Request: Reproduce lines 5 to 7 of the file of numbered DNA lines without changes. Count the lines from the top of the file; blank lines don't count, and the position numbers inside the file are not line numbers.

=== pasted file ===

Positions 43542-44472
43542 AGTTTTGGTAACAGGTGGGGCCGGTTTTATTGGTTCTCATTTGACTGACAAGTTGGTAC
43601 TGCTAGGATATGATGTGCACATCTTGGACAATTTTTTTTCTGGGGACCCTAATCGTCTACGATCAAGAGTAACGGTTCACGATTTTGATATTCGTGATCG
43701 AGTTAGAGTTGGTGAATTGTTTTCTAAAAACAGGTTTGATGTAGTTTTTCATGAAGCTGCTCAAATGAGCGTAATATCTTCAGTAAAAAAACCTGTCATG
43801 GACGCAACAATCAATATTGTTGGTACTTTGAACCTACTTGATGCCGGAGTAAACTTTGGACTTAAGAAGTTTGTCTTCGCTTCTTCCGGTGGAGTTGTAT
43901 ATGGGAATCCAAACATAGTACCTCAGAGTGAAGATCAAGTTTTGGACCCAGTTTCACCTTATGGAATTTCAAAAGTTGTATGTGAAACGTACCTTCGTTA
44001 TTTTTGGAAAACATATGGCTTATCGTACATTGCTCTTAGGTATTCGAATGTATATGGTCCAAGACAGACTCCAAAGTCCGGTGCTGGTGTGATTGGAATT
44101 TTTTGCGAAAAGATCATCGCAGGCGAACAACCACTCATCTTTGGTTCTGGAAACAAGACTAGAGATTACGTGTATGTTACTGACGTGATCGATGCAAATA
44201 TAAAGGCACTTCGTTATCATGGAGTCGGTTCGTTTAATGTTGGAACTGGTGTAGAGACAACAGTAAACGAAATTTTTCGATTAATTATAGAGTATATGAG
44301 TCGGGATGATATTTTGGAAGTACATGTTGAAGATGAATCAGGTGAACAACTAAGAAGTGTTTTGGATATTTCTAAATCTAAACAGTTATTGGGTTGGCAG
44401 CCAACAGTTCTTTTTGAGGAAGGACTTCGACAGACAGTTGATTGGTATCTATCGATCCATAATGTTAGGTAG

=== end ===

43801 GACGCAACAATCAATATTGTTGGTACTTTGAACCTACTTGATGCCGGAGTAAACTTTGGACTTAAGAAGTTTGTCTTCGCTTCTTCCGGTGGAGTTGTAT
43901 ATGGGAATCCAAACATAGTACCTCAGAGTGAAGATCAAGTTTTGGACCCAGTTTCACCTTATGGAATTTCAAAAGTTGTATGTGAAACGTACCTTCGTTA
44001 TTTTTGGAAAACATATGGCTTATCGTACATTGCTCTTAGGTATTCGAATGTATATGGTCCAAGACAGACTCCAAAGTCCGGTGCTGGTGTGATTGGAATT